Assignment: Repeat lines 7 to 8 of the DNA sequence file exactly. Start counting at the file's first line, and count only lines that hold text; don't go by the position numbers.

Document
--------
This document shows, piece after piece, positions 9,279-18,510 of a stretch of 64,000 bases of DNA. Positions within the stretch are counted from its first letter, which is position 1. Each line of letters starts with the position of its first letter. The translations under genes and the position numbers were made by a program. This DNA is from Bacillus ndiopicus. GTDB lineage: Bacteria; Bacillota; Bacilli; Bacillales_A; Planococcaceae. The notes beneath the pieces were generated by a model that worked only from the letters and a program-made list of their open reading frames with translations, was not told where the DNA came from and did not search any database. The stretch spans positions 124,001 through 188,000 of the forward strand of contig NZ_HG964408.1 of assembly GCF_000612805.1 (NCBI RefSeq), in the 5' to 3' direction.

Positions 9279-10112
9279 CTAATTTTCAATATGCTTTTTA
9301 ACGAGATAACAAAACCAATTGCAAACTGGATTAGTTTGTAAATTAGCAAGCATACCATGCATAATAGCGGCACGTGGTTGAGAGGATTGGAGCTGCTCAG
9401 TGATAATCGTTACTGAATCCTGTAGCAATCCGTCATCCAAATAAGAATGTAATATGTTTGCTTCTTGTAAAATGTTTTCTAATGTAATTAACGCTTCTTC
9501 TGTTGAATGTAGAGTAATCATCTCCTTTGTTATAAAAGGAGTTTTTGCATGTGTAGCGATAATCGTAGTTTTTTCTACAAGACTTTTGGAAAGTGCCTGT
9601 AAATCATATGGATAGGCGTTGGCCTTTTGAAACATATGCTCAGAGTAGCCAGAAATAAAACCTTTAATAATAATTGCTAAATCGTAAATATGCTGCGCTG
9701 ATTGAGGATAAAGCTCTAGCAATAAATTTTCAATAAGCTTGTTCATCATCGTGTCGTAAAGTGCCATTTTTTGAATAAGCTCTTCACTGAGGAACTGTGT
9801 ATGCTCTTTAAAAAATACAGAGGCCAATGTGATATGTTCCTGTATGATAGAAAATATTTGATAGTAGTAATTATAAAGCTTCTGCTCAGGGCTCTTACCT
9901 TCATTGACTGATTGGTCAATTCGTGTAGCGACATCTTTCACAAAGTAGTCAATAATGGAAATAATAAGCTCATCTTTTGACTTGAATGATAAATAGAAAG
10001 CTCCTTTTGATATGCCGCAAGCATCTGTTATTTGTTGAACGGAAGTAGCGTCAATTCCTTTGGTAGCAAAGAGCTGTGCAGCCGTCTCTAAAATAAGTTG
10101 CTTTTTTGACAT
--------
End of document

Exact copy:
9601 AAATCATATGGATAGGCGTTGGCCTTTTGAAACATATGCTCAGAGTAGCCAGAAATAAAACCTTTAATAATAATTGCTAAATCGTAAATATGCTGCGCTG
9701 ATTGAGGATAAAGCTCTAGCAATAAATTTTCAATAAGCTTGTTCATCATCGTGTCGTAAAGTGCCATTTTTTGAATAAGCTCTTCACTGAGGAACTGTGT